3.2. The energy problem

We have just seen that ordered molecular movements cannot be obtained by exploiting the Brownian motion of a medium at a constant temperature. Molecular machines, like macroscopic ones, therefore need to be fed from an external source of energy.
For most machines in the macroscopic world, the necessary energy is obtained from reactions between oxygen and substances with high energy content (fuels) carried out in internal combustion engines.

We have stated that processes of this type, which among other things occur at elevated temperatures and high pressures, cannot be used to power molecular machines. They too, however, can exploit chemical reactions that take place at a constant temperature and in mild conditions. In the famous 1959 speech, Feynman noted: «[…] an internal combustion engine is impossible. Other chemical reactions, liberating energy when cold, can be used» (Feynman 1960)1Feynman, R. P. (1960) There’s plenty of room at the bottom, Engineering and Science, 23: 22-36.. This is exactly what happens in biological nanomachines, where the reactions that release the energy necessary for their functioning (typically, the hydrolysis of ATP) take place at ambient temperature and pressure and proceed through several successive stages, in each of which a small amount of energy is put at stake. Apart from these differences, the fact remains that both macroscopic and nanometric machines work by consuming a source of fuel. This inevitably leads to the formation of waste products, the elimination of which is a necessary condition for preserving the proper functioning of the machine. As we have seen (Fig. 13), nature has admirably solved this problem by recycling, through metabolism and the action of ATP synthase, ADP and phosphate in the production of new ATP (Goodsell 2009)2Goodsell, D. S. (2009) The machinery of life, New York: Springer..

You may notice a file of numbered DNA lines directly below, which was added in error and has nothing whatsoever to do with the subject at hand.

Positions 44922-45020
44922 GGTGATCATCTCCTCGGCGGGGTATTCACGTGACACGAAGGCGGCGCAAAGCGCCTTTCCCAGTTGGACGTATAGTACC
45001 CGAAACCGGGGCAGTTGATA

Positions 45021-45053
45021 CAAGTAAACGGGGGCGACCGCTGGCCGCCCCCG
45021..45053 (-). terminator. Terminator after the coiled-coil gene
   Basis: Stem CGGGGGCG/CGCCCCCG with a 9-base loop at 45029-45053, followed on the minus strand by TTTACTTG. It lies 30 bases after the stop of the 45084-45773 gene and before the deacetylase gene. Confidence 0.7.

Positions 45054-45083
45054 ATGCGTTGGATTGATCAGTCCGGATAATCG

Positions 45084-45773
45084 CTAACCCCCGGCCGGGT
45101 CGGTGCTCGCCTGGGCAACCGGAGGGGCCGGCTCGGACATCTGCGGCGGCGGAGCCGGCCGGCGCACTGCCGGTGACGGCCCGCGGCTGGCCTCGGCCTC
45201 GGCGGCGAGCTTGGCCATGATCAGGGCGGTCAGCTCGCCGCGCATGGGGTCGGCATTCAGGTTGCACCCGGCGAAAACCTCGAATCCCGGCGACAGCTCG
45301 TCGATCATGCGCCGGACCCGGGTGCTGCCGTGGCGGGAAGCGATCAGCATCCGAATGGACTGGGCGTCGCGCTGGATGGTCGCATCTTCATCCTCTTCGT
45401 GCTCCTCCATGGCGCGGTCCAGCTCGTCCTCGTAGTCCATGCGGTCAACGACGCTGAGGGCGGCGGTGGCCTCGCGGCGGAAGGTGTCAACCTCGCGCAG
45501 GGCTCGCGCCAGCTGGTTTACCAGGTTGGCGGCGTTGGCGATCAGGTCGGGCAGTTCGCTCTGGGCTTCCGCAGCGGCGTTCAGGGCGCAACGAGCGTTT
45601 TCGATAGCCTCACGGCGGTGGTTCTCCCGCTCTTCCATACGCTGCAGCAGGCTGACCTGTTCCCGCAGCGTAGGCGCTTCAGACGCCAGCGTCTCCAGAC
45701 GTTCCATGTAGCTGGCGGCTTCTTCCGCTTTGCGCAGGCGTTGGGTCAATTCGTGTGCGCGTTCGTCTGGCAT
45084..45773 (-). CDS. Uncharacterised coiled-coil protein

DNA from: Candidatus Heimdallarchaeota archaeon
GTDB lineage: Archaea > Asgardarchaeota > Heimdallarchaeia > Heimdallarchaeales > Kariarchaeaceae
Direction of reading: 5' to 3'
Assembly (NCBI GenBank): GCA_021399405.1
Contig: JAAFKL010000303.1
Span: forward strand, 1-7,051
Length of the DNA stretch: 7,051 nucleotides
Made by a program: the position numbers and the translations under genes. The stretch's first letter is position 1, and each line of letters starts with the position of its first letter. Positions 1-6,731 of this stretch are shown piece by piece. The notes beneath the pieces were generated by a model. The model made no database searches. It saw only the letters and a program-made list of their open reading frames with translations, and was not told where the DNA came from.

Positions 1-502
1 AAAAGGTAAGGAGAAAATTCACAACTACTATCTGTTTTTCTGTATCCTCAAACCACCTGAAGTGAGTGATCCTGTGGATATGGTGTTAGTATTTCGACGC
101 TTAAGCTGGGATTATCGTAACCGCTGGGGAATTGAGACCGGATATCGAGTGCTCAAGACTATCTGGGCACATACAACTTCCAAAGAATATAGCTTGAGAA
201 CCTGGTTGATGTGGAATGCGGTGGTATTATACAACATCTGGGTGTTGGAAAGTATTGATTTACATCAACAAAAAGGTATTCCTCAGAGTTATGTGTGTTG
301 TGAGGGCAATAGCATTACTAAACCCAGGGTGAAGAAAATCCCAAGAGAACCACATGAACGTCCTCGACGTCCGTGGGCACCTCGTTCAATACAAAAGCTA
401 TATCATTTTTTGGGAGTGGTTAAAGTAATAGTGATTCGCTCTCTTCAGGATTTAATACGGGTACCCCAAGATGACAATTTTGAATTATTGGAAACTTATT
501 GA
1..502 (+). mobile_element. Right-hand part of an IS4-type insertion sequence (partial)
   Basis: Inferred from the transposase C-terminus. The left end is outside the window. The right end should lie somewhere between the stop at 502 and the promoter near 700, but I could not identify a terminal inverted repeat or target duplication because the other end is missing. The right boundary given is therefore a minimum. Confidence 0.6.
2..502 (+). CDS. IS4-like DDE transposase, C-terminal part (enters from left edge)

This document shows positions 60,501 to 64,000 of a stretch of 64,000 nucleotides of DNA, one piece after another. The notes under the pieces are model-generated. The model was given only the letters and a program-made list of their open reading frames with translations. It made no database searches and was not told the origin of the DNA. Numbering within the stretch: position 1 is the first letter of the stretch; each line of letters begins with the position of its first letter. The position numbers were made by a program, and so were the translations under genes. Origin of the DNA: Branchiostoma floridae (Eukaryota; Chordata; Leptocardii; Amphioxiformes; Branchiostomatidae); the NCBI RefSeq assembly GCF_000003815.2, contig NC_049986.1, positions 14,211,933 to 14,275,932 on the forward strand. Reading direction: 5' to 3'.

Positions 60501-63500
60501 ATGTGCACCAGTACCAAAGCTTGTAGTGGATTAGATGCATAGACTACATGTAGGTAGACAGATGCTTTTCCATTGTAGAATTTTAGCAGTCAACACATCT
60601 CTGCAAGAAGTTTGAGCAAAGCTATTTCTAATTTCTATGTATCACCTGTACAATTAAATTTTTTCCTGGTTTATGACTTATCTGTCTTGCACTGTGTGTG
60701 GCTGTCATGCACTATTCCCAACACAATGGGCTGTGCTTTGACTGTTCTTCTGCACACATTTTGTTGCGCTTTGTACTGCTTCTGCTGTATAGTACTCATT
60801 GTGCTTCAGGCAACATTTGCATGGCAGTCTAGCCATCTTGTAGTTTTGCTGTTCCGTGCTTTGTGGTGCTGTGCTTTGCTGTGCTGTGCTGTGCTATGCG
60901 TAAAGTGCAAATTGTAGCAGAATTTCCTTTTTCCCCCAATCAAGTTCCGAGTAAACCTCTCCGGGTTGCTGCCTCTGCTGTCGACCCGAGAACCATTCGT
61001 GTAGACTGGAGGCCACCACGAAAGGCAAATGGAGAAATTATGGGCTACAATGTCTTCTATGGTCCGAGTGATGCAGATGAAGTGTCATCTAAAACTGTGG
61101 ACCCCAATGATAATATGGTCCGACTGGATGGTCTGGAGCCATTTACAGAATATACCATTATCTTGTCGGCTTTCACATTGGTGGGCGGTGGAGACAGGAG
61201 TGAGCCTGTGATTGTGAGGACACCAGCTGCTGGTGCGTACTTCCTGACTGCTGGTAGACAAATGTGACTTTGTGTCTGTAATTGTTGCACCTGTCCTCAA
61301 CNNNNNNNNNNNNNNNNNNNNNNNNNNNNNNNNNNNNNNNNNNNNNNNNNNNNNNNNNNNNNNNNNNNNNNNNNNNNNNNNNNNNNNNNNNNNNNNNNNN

Fig. 13. Depiction of the enzyme ATP synthase tasked with the synthesis of adenosine triphosphate (ATP) starting from adenosine diphosphate, ADP, and inorganic phosphate (Pi). This enzyme, around 10 nm in size, consists of two rotating molecular motors, FO and F1, coupled together (a). In the normal functioning of the enzyme, a different concentration of hydrogen ions on both sides of the cell membrane causes a flow of the same ions through unit C. This flow rotates the unit C as if it were a mill. The γ cam, integral with C, presses successively on the catalytic units α and β of F1, causing the formation of ATP from ADP and phosphate ingredients. The top view of the enzyme (b) shows how the γ cam, by rotating, deforms in sequence the three sites where the synthesis of ATP takes place.

Research on artificial molecular machines has shown that it is possible to operate these systems not only by chemical energy, but also – and often more conveniently – by electrical or light energy (Ballardini 2001)3Ballardini, R., Balzani, V., Credi, A., Gandolfi, M. T., Venturi, M. (2001) Artificial molecular-level machines: which energy to make them work?, Accounts of Chemical Research, 34: 445-455.. These two forms of energy are particularly interesting as they allow suitably designed systems to operate without the formation of waste products. In addition, both electrical energy and light can be administered to molecules in a precisely controlled manner and with much higher resolution over time and space than chemical fuels. A further advantage of these forms of energy is that the techniques used to transfer them to molecular machines also allow us to study their functioning.

In describing artificial molecular machines we will use simplified structural formulas to indicate the chemical compounds involved and schemes to illustrate the types of mechanical movements per-formed by the machine.